I particularly like the idea of getting in touch via the medium of interpretive dance.

Sunday, 18 December 2011

Go2 Kontroversy

Yesterday in Southwold, I happened upon a CD Fair. That was pretty much the rest of the afternoon written off!



Trawling through the 1960s section, I found some Kinks. Owning only Something Else and Village Green Preservation Society on CD, and a greatest hits compilation, I snapped up The Kink Kontroversy. And what a great record it is.

However, music aside, the back sleeve was intriguing. At first glance it is standard fair for a 60s release. Title, track listing and blurb about the band.



But on closer inspection the copy involves a lot of humour which mocks the band—such as bemoaning poor Pete for singing on Till The End Of The Day—which I thought was quite brave for 1965.



Then, as I read the Michael Aldred penned piece about the band, I got the feeling that it seemed somewhat familiar.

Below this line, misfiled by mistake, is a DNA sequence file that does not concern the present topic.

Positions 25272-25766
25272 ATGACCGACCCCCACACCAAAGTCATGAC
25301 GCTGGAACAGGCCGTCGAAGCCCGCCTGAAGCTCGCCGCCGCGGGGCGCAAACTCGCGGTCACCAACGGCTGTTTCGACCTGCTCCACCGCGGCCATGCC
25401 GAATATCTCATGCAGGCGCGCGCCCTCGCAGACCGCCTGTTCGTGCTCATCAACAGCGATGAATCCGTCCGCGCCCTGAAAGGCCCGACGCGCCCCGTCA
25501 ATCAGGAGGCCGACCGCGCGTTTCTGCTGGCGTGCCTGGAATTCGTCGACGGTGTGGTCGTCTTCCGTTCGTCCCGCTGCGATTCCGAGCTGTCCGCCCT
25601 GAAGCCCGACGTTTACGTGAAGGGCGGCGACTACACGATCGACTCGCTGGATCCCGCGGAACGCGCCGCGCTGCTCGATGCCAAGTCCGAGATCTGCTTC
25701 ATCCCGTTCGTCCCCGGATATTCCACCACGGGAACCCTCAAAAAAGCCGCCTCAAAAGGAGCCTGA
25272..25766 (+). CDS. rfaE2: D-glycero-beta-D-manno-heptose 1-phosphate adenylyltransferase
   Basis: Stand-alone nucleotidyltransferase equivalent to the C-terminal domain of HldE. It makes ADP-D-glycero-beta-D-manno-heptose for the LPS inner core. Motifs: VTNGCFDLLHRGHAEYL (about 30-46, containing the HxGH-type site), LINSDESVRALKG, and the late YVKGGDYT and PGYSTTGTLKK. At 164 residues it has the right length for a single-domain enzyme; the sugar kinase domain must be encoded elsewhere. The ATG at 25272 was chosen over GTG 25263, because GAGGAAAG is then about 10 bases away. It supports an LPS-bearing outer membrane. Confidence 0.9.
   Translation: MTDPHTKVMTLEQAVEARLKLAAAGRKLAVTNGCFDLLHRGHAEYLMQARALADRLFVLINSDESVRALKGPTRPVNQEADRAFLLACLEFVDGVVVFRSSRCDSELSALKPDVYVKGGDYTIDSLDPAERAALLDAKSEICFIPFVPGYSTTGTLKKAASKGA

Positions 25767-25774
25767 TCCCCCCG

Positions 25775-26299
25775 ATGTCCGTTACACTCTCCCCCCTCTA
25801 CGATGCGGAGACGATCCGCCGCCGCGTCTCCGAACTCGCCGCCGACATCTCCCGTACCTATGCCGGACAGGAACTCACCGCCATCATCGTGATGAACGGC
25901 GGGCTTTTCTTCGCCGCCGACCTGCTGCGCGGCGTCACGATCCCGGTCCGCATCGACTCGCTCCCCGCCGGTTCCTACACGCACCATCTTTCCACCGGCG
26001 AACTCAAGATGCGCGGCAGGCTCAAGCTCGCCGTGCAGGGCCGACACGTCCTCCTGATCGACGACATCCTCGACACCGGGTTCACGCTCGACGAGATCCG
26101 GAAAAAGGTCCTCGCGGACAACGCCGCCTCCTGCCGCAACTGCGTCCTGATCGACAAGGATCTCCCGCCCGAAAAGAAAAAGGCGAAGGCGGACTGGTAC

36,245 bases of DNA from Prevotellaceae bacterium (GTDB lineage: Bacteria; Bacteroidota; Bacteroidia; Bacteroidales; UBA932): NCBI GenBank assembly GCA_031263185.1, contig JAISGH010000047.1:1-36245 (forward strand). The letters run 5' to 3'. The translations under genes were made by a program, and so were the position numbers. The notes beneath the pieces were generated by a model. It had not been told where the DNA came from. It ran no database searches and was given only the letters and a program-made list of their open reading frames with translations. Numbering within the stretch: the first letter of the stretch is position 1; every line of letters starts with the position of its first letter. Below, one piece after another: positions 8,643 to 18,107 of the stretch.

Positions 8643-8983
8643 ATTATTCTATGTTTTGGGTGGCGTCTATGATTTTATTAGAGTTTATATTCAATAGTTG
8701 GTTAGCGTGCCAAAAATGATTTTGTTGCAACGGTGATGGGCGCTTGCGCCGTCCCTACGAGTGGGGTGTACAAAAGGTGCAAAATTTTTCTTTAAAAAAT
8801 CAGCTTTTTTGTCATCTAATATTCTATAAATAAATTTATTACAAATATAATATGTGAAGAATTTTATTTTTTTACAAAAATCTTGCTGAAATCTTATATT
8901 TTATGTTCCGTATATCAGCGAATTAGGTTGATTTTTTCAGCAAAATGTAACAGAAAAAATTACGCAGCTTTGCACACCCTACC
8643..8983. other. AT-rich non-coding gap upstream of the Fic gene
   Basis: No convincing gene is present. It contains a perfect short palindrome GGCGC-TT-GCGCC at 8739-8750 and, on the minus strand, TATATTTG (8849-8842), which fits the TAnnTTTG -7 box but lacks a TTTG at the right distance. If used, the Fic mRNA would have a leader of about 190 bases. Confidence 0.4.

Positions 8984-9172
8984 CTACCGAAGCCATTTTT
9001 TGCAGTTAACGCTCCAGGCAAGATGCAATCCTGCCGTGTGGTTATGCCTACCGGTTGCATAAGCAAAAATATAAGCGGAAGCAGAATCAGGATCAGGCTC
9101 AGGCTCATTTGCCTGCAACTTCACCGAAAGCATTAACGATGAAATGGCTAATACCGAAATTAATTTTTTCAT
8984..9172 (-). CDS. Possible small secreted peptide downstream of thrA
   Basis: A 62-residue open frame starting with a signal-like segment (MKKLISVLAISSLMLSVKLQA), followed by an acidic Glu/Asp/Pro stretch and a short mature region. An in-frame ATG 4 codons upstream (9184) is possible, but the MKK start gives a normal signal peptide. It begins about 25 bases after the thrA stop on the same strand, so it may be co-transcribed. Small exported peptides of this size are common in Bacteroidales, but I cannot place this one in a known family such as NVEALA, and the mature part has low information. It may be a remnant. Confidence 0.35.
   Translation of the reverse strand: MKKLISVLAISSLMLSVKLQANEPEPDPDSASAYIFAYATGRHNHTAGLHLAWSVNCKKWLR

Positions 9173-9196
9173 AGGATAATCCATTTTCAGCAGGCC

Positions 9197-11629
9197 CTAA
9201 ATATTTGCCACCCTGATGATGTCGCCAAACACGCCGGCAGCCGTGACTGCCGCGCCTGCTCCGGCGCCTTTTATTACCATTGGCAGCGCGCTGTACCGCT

After a few minutes I worked out what it reminded me of; XTC's sleeve for Go2 (below), by Hipgnosis. I have always considered this sleeve to be an ironic postmodern masterpiece, in terms of sleeve design, and further to this, I had also previously thought of it as being completely original. Now I'm wondering whether I'm right in that assumption. Not that this new knowledge changes my view of the brilliance of Go2, everyone has to get their inspiration from somewhere, and Hipgnosis developed the concept much further and took it to its logical conclusion.

Compare the two pieces and make up your own mind about whether the 1978 post-punk classic below is indebted to the 1965 mod original above. (Click on images for larger view).



Friday, 16 December 2011

Closing shops

I hope that the trend for closing up shop doesn't increase, as this week, Design Assembly blog announced its closure after 3 years of excellent design writing. If you haven't seen the blog previously, they are honouring its memory with 3 books, available here. My copy is on order.



This comes a few weeks after Airside announced they were winding down next year, see the Creative Review article about it here.

Saturday, 10 December 2011

R2 R1

R2 R1 by Dubdog@Flickr
R2 R1, a photo by Dubdog@Flickr on Flickr.

A photocopier engineer left this test sheet behind at work the other day.

Saturday, 3 December 2011

Turner trailer